The exceptional increases in total real expenditures per full-time student and the net cost of attendance are well documented. The only dissenting data with respect to the cost problem comes from the College Board, which claims that the net price (tuition and fees minus all grants, veterans’ benefits, and tax benefits) has declined over the past 15 years. The College Board data come from preliminary annual surveys. In contrast, the actual data reported by all institutions to the federal government institutional and longitudinal surveys reveal a persistent upward trend in real net price.

With respect to quality, I am aware of no scholar who makes the case that the quality of undergraduate education has increased over the past three decades. Furthermore, graduation rates, grade inflation, declining student study time, and lower prose, document, and quantitative literacy among college graduates all suggest at the very least that quality has not improved despite lower teaching loads and smaller class sizes for tenure-track faculty.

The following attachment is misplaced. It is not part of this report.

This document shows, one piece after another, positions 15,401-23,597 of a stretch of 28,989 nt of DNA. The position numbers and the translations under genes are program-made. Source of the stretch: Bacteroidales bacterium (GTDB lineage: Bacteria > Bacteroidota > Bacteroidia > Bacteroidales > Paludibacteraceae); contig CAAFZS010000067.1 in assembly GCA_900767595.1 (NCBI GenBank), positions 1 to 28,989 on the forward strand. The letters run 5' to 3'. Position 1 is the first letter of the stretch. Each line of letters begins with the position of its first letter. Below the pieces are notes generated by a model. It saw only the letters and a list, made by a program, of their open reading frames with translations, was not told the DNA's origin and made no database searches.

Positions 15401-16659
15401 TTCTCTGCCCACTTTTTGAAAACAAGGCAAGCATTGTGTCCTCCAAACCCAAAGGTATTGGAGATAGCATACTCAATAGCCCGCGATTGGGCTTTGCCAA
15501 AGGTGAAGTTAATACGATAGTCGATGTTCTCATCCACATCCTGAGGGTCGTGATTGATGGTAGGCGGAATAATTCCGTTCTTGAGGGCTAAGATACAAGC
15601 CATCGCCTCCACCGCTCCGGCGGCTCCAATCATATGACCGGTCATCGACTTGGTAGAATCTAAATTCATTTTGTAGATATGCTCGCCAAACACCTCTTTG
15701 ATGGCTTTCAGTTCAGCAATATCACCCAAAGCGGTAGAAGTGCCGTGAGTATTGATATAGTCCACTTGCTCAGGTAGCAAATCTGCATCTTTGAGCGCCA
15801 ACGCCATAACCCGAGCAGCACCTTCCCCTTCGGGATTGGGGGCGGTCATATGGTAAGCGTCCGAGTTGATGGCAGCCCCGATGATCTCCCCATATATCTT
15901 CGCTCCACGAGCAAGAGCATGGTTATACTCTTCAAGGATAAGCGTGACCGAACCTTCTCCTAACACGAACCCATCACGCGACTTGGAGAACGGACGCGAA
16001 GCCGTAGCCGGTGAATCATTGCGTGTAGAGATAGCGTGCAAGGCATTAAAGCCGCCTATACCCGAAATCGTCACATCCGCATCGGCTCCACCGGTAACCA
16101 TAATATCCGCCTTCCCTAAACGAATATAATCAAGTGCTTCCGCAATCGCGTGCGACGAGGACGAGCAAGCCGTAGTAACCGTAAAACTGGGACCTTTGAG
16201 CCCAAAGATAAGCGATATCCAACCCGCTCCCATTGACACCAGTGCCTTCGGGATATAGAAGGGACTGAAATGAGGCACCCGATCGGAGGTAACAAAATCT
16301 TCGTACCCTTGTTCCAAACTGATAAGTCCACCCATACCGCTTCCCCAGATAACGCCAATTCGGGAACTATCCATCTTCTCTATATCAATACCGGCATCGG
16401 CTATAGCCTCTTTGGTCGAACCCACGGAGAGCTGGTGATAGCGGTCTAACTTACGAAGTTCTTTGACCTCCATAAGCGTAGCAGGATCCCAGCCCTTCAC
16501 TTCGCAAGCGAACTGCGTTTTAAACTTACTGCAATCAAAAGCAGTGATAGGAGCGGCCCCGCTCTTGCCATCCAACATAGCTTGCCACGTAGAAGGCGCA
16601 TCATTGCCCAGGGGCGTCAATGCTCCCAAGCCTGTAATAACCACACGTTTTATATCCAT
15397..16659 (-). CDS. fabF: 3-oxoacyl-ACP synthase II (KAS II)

Our problems with cost and quality have an internal origin. The chain of causation runs from these problems to outside interference, not from outside interference to cost/quality problems. On the other hand, there has been an ongoing clash of values in higher education for the past three decades. The conflict is between traditional academic values and the values inherent in public relations. The combination of reputation competition and public relations governance makes introspection an improbable task. Building image conflicts directly with candid discussions about campus problems. If faculty members, administrators, and governing boards vigorously pursue cost and quality issues, they appear to admit the institution has problems. Without serious introspection, even the best institutions cannot get better. The first step in recovery is to admit you have a problem.